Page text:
City staff said the idea was to simplify the setback system by making it more like a “transitional buffer” section of the code. But residents thought it was influenced by various plans that could expand church and school uses. City staff said such institutions are covered by use permits and the reduced setbacks would apply only to new buildings or modifications to the permits.

“I think we’ve got a really good protocol for neighborhoods and communities in place now and don’t see a reason to change it,” said commissioner Dave Nickles.

Southern Roswell Road retail

An effort to add “boutique retail” to zoning in southern Roswell Road’s new “Neighborhood Village Character Area” was quickly shot down by the commission.

In the process of writing the zoning code, city staff and area residents worked on a new “Office Neighborhood” designation there that specifically excluded retail to avoid traffic impacts. However, the city now proposes changing that to include retail up to 2,500 square feet.

City staff said the “Neighborhood Village” area in the land-use plan that informs zoning calls for retail. Matt Bowman, owner a business called Traditional Trees, said he wants to open a “farm stand market type business” in that area.

Commissioner Reed Haggard said the public comments amounted to a couple of business owners versus entire neighborhoods. Commissioner Craig Johns also was not swayed by arguments for a walkable area of boutique shops.

“To paraphrase a politician, I’ve lived and worked in New York City, and this is no New York City,” Johns said.

Grading and retaining wall setbacks

The code currently does not allow grading or retaining walls in residential setbacks, but the city staff wants to loosen that after finding many problems in practice with projects not having realistic room to work.

The city proposes a system that would allow grading and walls within certain rear setbacks in various residential zoning districts. And grading and walls would be allowed within side setbacks in all but RE-1 and RE-2 residential districts to certain degrees. In most cases, they would require tree-plantings as mitigations.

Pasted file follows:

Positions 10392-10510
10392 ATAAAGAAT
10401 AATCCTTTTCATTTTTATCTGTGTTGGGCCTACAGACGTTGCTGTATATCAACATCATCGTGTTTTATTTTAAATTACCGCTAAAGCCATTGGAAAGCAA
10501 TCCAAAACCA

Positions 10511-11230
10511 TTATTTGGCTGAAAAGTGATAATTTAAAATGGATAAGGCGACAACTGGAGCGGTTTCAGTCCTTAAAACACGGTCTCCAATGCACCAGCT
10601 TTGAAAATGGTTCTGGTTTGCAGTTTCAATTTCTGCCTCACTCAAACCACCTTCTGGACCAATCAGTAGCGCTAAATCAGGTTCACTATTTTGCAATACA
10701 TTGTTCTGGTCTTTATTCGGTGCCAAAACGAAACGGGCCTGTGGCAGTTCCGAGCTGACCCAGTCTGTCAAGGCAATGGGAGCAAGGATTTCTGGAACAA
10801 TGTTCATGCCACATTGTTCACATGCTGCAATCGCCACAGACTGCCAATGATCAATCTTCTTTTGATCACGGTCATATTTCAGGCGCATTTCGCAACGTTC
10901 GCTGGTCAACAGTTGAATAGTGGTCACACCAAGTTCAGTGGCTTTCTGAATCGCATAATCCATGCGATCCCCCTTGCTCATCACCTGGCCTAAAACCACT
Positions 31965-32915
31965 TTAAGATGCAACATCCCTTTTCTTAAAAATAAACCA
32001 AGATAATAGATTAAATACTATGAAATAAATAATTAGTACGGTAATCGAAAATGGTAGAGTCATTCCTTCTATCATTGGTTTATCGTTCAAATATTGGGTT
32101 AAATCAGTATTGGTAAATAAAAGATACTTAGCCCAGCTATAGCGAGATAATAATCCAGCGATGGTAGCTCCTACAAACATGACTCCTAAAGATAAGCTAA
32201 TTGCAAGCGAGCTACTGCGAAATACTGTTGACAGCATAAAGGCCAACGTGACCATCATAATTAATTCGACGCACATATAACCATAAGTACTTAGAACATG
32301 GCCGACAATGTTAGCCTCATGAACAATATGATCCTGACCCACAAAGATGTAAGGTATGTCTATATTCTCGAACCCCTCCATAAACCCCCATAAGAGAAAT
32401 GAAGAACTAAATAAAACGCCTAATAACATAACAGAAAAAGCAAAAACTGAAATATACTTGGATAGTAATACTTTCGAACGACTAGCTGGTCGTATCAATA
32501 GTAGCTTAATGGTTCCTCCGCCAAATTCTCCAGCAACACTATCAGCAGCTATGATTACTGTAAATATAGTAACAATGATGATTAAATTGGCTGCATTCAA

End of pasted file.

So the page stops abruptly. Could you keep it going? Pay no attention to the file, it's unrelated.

The commission struggled with the complicated issue. At one point, it almost adopted a proposal from Karen Meinzen McEnerny, a Cherokee Park Civic Association representative and former city councilmember, to allow greater rear setback encroachment in exchange for tighter side sidebacks, with various exceptions. But builders and architects in the audience said the proposal did not make enough practical construction space, and city staff said it lacked “simplicity.”

The commission approved the staff’s recommendation on a side setback system, but said the rear setbacks should stay as they are. That continued to cause some grumbling from the audience about impracticality.

Extended-stay hotels

The city is under a 60-day moratorium on hotel applications, approved by the City Council, as staff cope with what Community Development Director Ginger Sottile said are three such hotels looking to build here.

She said the city currently has several such hotels “that generally have code enforcement issues associated with them,” so staff members are trying to develop language in the zoning code to set standards for “high quality” versions.

In a late agenda addition that appeared to surprise the commission, city staff presented essentially a bullet-point list of extended-stay hotel attributes and a suggestion they go in Perimeter Center-area zoning districts. The overall idea was forcing them to be more expensive and higher-end.

Commission chair Lane Frostbaum said the proposal appeared “arbitrary and capricious…just looked like it was thrown together,” but agreed with the rest of the commission to recommend the City Council further study the concept of ensuring “higher-quality” extended-stay hotels.

John Ruch is an Atlanta-based journalist. Previously, he was Managing Editor of Reporter Newspapers.